Daughter

She’s not a little girl any more.

Yet, Rachel will always be my daughter.  Even if her foot has been bigger than mine for over a year now.  Even if she gets taller than me.  Even when her hair begins to gray and her first wrinkles appear.

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Aunt Jane and Maw-Maw Rachel came for our birthday celebration.

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Sidney helped Rachel with her new watch.

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Then Prairie helped her with her watch.

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She requested something “flamingo-y.”

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Sidney got a hug for those socks.

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One of the best gifts . . . a camera discarded on a shelf, its first purpose fulfilled, finds a new purpose in the hands our girl.

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The birthday girl gifted us with clarinet music.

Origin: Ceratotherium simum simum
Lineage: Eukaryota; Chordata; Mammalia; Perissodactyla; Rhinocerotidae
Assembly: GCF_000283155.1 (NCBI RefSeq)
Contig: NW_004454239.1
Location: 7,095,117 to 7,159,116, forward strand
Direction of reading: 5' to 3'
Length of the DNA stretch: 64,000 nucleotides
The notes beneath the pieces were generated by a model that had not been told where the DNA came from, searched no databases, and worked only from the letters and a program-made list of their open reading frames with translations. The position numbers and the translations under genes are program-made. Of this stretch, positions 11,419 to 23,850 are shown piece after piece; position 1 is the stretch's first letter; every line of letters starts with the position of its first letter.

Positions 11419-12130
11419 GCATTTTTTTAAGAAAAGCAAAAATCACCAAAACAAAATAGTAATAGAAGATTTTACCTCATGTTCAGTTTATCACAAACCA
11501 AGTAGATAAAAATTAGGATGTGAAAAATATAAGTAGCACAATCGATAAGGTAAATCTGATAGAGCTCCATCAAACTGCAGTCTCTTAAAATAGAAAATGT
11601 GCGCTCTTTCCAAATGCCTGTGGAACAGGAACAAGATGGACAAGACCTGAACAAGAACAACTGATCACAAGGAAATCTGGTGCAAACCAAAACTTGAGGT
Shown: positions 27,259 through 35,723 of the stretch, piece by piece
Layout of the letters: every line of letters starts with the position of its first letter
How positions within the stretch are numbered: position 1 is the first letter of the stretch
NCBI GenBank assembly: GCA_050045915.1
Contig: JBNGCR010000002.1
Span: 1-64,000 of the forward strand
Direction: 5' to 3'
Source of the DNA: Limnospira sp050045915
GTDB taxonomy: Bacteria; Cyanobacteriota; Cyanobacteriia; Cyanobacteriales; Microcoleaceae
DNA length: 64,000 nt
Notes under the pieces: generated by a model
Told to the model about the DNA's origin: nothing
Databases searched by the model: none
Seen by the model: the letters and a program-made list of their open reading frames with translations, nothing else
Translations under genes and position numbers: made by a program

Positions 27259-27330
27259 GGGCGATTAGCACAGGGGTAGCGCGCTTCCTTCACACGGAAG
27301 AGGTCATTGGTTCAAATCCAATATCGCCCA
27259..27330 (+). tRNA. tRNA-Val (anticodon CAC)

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Lincoln accompanied her on guitar.

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Maw-Maw Rachel loved it when Prairie and Lincoln sang hymns.

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Happy Birthday, my sweet Rachel, my daughter.

A night full and golden

My girl came home late,

long blonde hair snarled with sticks and leaves.

Brown smudges around her lips

clue to the hot chocolate she drank

in the cold dark,

waiting with her Daddy

for the travelers to Bethlehem,

so he could prophesy while she

pretended to be a log by their campfire.

No one saw her, and she was content

with invisibility.

Because she was with Him.

And that was enough.

I take the brush in hand,  fulfilling my role

and restore the tangled skeins.

Time marches forward

relentlessly dragging us along with it.  And we are gifted with glimpses of joy to tuck in with our sorrow.

Lincoln’s 14th birthday was the day after Grandpa Louis’ burial.

It is hard not to smile at the Child of The Red Lips and Goofy Faces.

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Lincoln with MawMaw Rachel (upper left)

Keegan (upper right)

Grandma Sandy, Sidney and Prairie watch Lincoln (lower left)

Aunt Bree (lower right)

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Prairie and Rachel give Lincoln stuffed kittens for his birthday, which he accepts with charm and grace though he knows it is really a con.  The girls love it when their older brother, Lincoln plays stuffed animals with them.

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Lincoln delights in standing next to me, showing off his latest height gains.